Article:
The Rhythm of Identity ManagementBy Doug Bartholomew Print
Forum Credit Union adopts a multifactor authentication system that identifies users by their unique typing patterns. Sound far-fetched? The method was proven during World War II.
The Problem: How does a $1 billion
The Details: Forum Credit Union last September began using a user-keystroke identification system from BioPassword to validate the identity of its 55,000 members who bank online. “As our business grew, we found we have more and more security issues,” says Carol Minges, director of technology solutions at Forum Solutions, the Indianapolis-based credit union’s software development unit.
In keeping with credit union regulations, Forum was required to implement multifactor user authentication for its online banking system. “You usually need to have two or more factors, because someone can always crack one of them,” says Eric Ogren, president of the Ogren Group, a security consulting firm in
The Context: Although Forum’s online banking hadn’t been victimized by fraud, the organization had been allowing members to access the Internet-based banking system using only their user name and password. “People could share user names and passwords,” Minges says. “The user authentication we had was similar to what you find with 99 percent of the applications on the Internet.”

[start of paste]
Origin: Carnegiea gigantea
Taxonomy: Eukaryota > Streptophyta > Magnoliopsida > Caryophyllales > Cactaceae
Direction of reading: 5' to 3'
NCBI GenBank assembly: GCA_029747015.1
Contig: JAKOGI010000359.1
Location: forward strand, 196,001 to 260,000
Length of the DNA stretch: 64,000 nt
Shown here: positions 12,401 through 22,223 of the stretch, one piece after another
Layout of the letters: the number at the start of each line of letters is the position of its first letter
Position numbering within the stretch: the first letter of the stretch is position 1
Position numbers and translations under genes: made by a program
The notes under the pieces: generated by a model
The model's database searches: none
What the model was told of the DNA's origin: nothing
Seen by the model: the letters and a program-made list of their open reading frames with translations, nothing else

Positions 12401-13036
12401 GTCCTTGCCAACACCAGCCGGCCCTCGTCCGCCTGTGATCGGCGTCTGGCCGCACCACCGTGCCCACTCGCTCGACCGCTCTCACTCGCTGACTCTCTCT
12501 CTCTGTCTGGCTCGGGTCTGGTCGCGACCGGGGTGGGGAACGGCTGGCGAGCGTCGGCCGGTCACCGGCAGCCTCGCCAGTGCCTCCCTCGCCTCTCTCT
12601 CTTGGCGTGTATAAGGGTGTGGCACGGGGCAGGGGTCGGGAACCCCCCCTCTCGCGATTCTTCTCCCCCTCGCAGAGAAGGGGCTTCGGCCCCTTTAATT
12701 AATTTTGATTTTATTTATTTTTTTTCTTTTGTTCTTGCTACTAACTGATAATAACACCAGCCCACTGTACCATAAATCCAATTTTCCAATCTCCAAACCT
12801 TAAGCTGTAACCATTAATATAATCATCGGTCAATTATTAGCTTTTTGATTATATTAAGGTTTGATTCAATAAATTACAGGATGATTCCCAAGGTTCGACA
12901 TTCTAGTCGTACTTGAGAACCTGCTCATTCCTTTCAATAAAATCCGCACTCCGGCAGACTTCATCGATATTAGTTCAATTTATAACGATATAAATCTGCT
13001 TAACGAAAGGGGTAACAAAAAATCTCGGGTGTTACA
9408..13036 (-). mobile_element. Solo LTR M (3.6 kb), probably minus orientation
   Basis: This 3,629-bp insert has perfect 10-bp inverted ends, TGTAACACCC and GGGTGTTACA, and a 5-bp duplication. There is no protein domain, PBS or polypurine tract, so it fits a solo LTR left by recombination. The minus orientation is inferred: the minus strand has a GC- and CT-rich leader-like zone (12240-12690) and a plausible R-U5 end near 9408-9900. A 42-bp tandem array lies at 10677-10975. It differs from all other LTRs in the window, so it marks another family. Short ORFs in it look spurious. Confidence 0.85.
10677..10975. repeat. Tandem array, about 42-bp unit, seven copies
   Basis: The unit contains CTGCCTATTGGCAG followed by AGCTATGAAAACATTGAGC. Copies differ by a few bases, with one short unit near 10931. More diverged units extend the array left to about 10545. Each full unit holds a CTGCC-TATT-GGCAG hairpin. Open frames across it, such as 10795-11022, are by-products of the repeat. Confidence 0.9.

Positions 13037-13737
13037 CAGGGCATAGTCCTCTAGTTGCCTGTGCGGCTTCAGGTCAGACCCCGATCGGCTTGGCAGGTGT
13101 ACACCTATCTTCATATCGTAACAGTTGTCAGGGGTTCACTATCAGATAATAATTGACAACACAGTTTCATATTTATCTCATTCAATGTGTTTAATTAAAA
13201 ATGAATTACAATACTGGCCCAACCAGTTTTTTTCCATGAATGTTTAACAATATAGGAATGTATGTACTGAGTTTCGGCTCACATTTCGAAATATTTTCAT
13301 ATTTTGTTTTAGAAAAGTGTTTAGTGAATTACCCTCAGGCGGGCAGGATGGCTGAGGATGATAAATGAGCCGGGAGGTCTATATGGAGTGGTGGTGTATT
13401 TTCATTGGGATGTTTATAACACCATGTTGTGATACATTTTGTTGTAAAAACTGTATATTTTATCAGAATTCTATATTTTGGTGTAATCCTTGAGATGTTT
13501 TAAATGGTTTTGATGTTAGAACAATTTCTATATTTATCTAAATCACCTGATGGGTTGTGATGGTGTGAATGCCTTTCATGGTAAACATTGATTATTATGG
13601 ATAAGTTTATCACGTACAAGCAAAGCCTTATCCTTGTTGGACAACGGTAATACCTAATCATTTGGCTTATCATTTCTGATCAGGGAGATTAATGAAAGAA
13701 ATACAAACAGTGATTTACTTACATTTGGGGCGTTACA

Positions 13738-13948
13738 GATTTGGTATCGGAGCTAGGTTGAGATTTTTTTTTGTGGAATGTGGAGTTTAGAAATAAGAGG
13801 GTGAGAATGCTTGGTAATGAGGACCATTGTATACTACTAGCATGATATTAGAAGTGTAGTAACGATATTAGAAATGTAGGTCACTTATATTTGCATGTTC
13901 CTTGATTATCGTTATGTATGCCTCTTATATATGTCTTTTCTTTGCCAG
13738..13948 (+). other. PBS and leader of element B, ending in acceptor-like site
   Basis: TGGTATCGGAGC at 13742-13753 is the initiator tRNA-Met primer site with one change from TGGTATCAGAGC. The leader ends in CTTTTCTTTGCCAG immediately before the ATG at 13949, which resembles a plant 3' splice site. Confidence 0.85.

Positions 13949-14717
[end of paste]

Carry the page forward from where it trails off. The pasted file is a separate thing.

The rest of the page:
The Solution: Forum looked at a variety of technologies, including the use of
Forum ran an internal pilot with its employees to test the new technology and method. In the case of BioPassword, however, “new” is a relative term: While the modern application was new, the idea and technique were more than proven.
In the mid-19th century, telegraph operators were known by their “signature” styles of tapping out Morse code. It was commonly accepted that, with experience, each operator developed a unique signature and was identified simply by the person’s idiosyncratic tapping rhythm.
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